This is my latest post for Global Comment
CBS has traditionally maintained a ban on advocacy ads, but when the network announced their intent to relax this restriction, Focus on the Family took the opportunity to create an anti-abortion ad. Super Bowl commercials are assured to receive a high rate of viewership, not to mention the fact that football is generally a bastion of patriarchal masculinity.
The ad itself features the story of Pam Tebow, who was allegedly told by doctors during her pregnancy with Timothy Tebow that she should abort because she had a medical condition that threatened her life. Like all pro-life advertisements, this is framed as a “choice for life,” but the ad neglects to mention that Ms. Tebow made this so-called decision in the Philippines, where abortion has been illegal since 1870. Can a choice really have been made under these circumstances? And what to the meaning of the choice to become a parent in general? Could we be missing something important here?
Organizations like NOW and The Center for Reproductive Rights have been very active in challenging the position that this ad represents choice. In a letter to Matthew Margo [PDF link], the Senior Vice President of Program Practices for CBS, The Center for Reproductive services contend that considering the dire consequences for women who are found guilty of terminating a pregnancy, it is highly unlikely that Ms. Tebow was indeed advised to procure an abortion. Both NOW and the Center for Reproductive Rights assert that this is ad does not meet the standards that CBS has set regarding accuracy in advertising.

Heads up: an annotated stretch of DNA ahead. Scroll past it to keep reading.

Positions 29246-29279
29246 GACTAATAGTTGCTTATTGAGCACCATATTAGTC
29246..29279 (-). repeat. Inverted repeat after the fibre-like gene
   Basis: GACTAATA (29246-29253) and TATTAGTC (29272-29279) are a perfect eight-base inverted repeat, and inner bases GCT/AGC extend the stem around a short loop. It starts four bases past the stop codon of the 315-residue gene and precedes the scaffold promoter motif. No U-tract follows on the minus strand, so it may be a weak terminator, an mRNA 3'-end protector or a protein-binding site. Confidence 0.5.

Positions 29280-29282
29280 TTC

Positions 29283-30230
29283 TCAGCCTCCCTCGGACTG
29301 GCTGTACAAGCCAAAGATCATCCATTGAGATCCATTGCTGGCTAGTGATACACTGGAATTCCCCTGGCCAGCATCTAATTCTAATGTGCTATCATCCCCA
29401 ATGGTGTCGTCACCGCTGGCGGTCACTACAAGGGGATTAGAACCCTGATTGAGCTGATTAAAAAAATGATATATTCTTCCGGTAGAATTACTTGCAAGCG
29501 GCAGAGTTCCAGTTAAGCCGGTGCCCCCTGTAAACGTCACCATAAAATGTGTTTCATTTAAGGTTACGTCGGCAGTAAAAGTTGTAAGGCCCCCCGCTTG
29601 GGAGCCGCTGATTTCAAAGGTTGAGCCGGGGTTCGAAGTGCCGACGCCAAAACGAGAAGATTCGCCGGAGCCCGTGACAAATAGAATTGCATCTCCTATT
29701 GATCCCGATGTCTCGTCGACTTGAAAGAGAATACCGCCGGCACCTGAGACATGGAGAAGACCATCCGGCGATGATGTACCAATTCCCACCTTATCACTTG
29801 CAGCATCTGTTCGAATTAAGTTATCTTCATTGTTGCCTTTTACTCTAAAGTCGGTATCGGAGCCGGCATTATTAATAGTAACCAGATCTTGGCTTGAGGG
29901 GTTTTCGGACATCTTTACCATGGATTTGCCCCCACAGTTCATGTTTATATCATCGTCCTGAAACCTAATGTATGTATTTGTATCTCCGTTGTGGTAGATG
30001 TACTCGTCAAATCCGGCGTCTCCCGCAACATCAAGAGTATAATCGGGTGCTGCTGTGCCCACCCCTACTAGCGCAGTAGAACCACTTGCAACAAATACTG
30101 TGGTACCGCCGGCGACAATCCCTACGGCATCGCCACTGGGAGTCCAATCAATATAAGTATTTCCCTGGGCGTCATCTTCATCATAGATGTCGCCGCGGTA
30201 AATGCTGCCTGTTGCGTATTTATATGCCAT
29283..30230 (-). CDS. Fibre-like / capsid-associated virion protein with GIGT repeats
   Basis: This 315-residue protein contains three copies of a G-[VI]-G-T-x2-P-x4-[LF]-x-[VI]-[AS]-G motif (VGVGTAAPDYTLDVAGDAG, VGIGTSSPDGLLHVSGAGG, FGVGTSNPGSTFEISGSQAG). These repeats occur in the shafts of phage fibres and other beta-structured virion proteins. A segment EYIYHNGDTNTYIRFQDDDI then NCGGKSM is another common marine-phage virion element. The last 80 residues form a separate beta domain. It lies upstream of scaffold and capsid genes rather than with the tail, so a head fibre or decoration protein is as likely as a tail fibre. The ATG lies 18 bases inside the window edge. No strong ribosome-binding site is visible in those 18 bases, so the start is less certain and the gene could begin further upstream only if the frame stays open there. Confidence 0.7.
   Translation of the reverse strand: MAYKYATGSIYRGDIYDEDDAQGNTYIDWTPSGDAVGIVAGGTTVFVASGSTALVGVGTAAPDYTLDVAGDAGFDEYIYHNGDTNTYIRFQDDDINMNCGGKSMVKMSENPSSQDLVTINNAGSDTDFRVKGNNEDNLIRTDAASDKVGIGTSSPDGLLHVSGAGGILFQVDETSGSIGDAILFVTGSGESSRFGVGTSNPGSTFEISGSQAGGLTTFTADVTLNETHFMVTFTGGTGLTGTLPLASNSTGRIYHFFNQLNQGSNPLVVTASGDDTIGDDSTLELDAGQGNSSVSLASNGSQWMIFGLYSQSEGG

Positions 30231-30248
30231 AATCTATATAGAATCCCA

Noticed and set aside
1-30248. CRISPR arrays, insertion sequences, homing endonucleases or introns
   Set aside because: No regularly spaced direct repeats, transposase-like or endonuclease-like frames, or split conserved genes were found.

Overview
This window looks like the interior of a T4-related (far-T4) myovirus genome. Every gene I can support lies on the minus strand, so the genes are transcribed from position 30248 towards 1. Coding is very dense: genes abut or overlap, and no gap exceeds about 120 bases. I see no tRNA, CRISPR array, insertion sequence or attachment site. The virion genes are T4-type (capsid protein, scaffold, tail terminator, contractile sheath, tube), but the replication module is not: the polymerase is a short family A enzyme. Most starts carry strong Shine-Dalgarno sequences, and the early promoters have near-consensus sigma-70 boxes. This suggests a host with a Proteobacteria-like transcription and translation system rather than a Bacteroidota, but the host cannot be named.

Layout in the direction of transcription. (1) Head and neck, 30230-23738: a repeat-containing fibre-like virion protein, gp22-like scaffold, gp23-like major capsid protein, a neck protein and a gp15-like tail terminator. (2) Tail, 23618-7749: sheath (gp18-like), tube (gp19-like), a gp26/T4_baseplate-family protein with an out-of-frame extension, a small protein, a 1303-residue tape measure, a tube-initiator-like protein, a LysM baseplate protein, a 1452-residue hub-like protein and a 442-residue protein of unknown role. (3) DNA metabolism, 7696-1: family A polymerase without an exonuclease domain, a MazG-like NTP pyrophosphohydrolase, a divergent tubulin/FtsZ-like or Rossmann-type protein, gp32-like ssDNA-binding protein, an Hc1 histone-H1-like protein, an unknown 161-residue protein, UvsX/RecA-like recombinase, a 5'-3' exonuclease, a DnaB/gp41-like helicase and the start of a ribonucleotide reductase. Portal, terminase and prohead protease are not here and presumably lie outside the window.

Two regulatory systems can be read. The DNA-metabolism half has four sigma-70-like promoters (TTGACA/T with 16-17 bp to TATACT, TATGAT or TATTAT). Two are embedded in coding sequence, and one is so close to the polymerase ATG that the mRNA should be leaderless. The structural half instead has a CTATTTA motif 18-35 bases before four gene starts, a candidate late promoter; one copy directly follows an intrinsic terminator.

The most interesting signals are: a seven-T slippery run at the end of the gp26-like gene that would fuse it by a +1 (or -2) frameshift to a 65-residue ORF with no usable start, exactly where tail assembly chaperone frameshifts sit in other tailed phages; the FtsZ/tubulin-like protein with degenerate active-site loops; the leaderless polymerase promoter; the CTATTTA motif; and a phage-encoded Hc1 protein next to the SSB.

NOW and The Center for Reproductive Rights present a cogent argument to invalidate the claims made by both Ms. Tebow and her son, Timothy. Pro-life groups in the U.S. have a history of presenting the women who have chosen to keep their babies as emblematic of an anti-abortion stance without acknowledging that these women only had the ability to choose because abortion is a legal procedure in the United States. The absence of free will invalidates the argument that a conscious choice has been made.
Meanwhile, if Focus on the Family had chosen to highlight the story of a woman who had indeed chosen motherhood, would the current opposition to this advertisement still exist?